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Recording your Main Title

Hello again, friends! So, last week I gave you an all-round tour of the GEMS Film & Visual Media Scoring Program, 1-11 July 2019 Spain check it out here

What’s in, what’s new and everything in between. This week, I’m going to tell you all about how the orchestral recording is going to happen. I’m sure some people might be frightened by this part; but fear not - you will be prepared.


So to get the orchestra players to play your piece, it firstly has to be written as clearly as possible – you want the players to understand what you’re writing, and possibly even the intention, just through articulations and dynamic markings (and possibly written things too). This might be a bit intimidating to composers who usually compose using a DAW, then transfer their piece onto a notation program later, but it’s okay, some good re-checking should get you covered. The tutors in the course will help you out a lot in this aspect too; who will be Juanjo Molina and Francesco Menini; experienced Spanish and Italian composers, respectively.


The day of the orchestral recording will happen on the final day of the course. You’ll be given your recording time a day or two before, and will be expected to be there around an hour earlier than your scheduled time (just in case there any changes). Of course, you’ll be welcome to be there as early as you want if you want to listen to everyone else’s compositions. (I highly recommend this, it will be such a fun and interesting experience to do so, especially to listen to everyone’s different orchestrations and compositions).

Composer Piotr Nermer checking his score with Conductor Juanjo Molina

Last summer’s course (2018), I was a graduate assistant, so Joan (the other graduate assistant) and I were the first ones to record and went to the conservatory where it was recorded with Nigel and Francesco at around 8am. Scores were printed the night before by the orchestra included in the program, and we started out by taping everyone’s scores together: The A4 version for the audio engineer, and the A3 version for the conductor. Oh, and if you want to try out conducting, you can do that too! Last year we had the option of Juanjo conducting our piece, or us doing it ourselves. Each participant has 20 minutes each to record, which usually means around 3 or 4 full takes for each piece (depending on the length of the piece).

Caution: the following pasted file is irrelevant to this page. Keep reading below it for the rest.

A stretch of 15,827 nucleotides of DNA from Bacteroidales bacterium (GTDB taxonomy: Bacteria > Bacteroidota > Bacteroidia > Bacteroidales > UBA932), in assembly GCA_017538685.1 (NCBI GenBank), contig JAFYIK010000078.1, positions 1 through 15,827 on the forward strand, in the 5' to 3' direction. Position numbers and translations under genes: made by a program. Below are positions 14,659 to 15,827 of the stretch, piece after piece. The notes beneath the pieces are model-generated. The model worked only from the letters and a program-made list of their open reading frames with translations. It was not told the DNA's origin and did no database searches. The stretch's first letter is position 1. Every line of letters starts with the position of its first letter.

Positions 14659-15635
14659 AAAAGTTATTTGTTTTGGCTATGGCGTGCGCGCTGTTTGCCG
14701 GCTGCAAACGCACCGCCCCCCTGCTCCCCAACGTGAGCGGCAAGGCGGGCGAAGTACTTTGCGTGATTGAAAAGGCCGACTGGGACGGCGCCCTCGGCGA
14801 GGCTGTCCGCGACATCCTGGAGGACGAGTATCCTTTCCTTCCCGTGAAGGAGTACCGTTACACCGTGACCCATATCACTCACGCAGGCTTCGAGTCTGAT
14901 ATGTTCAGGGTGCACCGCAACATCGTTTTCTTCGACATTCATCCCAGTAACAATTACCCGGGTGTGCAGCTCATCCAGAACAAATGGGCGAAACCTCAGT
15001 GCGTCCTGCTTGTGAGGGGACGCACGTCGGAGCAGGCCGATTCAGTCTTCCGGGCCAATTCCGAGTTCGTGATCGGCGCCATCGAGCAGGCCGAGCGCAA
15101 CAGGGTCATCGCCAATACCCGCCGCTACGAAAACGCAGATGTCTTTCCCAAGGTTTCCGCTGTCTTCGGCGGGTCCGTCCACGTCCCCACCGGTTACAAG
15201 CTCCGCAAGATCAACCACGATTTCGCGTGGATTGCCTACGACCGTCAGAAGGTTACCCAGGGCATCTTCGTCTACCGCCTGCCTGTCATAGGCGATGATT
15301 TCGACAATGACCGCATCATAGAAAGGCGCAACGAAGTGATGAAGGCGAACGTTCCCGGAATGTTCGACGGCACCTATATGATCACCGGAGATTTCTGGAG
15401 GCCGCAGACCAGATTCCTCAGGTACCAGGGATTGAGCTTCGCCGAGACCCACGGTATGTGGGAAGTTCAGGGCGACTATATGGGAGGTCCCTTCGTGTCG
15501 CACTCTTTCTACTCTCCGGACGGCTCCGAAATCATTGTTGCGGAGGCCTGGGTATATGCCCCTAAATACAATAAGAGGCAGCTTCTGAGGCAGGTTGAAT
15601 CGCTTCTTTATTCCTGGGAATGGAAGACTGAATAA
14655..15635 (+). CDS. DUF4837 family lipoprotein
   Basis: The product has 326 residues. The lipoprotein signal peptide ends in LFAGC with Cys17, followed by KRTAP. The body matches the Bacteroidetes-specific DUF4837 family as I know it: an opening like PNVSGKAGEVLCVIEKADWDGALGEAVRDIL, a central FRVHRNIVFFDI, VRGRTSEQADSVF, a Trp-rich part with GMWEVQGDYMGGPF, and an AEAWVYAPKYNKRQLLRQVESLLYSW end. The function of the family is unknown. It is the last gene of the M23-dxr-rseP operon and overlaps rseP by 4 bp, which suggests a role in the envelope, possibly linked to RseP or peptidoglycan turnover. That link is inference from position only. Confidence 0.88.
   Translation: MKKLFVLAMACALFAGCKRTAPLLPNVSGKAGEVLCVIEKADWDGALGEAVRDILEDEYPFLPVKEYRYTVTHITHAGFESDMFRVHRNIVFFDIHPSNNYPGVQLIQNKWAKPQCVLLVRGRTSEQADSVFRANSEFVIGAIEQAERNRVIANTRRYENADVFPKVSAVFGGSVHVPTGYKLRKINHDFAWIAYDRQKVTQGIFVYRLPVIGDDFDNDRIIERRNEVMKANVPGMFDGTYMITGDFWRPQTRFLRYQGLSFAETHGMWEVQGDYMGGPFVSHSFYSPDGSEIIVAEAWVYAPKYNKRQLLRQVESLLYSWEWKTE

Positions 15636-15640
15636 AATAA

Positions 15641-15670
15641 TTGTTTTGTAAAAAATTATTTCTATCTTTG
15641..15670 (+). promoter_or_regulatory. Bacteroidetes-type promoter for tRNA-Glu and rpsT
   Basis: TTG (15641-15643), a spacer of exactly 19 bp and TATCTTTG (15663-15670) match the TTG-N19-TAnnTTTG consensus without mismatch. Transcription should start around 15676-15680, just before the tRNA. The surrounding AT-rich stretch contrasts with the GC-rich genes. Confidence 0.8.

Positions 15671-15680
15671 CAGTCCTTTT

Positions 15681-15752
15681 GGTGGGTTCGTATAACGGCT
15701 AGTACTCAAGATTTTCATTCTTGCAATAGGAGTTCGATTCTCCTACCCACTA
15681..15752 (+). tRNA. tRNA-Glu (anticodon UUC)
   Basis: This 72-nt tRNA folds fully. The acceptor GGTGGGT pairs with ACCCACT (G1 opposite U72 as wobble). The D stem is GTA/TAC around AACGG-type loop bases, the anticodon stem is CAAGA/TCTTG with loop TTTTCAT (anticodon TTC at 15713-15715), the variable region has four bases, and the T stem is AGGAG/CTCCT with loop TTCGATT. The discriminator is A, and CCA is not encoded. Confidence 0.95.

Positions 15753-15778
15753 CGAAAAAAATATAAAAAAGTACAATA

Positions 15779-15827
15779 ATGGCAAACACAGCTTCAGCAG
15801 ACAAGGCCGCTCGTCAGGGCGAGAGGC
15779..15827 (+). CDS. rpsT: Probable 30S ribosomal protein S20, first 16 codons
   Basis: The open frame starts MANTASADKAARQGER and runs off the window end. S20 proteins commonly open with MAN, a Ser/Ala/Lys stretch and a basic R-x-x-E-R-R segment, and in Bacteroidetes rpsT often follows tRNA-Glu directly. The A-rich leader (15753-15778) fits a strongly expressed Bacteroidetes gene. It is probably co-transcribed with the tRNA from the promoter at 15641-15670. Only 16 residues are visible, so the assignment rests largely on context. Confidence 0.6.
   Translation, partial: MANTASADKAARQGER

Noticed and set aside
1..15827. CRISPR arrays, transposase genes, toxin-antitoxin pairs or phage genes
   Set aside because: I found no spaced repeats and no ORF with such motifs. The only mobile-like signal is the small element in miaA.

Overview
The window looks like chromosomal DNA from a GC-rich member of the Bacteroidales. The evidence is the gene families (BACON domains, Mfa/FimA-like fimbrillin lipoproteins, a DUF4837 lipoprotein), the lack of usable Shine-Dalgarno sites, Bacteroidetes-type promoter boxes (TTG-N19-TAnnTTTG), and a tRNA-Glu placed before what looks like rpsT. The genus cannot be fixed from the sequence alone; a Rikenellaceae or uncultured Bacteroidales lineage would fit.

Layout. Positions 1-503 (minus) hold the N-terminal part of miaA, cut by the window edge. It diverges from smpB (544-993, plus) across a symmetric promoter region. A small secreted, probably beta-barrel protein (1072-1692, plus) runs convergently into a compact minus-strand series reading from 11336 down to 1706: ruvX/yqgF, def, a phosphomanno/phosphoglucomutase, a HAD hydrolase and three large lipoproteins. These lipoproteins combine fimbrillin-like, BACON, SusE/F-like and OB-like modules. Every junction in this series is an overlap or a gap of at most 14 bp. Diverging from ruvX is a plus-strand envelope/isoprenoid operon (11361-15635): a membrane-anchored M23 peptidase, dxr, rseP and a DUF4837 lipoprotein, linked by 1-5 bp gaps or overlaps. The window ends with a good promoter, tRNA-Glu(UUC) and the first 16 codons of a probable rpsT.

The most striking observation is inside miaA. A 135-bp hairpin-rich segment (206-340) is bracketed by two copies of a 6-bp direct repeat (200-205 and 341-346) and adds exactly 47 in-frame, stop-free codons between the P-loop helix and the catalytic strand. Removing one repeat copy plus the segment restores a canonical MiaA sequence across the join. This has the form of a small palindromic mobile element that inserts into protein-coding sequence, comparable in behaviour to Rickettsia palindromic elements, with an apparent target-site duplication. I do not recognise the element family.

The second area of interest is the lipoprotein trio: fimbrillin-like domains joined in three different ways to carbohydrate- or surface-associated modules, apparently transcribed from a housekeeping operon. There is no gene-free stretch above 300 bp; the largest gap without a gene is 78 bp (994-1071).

You can also choose where to stay during the recording: either next to the conductor, or next to the audio engineer, or you can switch in-between takes. Before every take, you will liaise with the conductor to fix anything which you didn’t like the sound of.

The actual recording of your piece is, well, something I can’t particularly describe. It’s a pretty incredible feeling, having 40 (in 2019, 50) orchestra musicians playing your piece and doing their best to bring it to life. You might quite possibly cry – not kidding. It’s overwhelming, in an amazing way though. But anyways, I don’t want to spoil too much of the surprise for you, so come to the course and figure out the feeling yourself!

Around the middle of the day, you’ll have a lunch break and you’ll go to one of the nearby restaurants in Madrid to have some good, Spanish food before returning to the recordings. You’ll then go back to the recording until around 6pm, till everyone’s recordings have been finished, of course.

If you’d like to listen to last year’s results, you can here where you can hear some of 2017 and 2018 participants’ music.

Lunch with the Orchestra


Since this will be the last day of the course, most people will probably be leaving the next day, or during that night – so what better time to party than that night?! This will be Flamenco Night. (Included in the program fee.) Last year we went to this famous Spanish Flamenco Show, along with Nigel, Chris of course, Juanjo, and Francesco, as well as all the participants who want to join. We sat there and drank really good Sangria (the Spanish are great at makin’ this stuff, I swear, it’s so good) while watching Flamenco guitar players and Flamenco dancers. This was, by the way, marvellous. There was so much improvisation involved and some people even got up on stage and learned some Flamenco moves themselves! Want to add a caption to this image? Click the Settings icon.

Flamenco Show Night in Madrid


So now that the course is over, you’ll be returning back home, wherever that may be. It is of course quite sad because trust me, it will be a super fun week and you’ll meet so many new people – buut you will return with so much more knowledge and experience at your plate! Not to mention, a live orchestral recording to add to your portfolio. This will be sent to you a few days later in pro-tools files, where you can do with it as you wish.

Composer Damian Mizzi, heading home on the plane listening to Richard Bellis who gave a masterclass on last years program

What do you think? Like what you read? Early bird offer for this course is still going up till 31st December! So, join us, it’ll be a blast, I promise. And if you buy it now, you’ll get a suuuper great discount on the course price. Check the prices out below!

Until next week, fellas!

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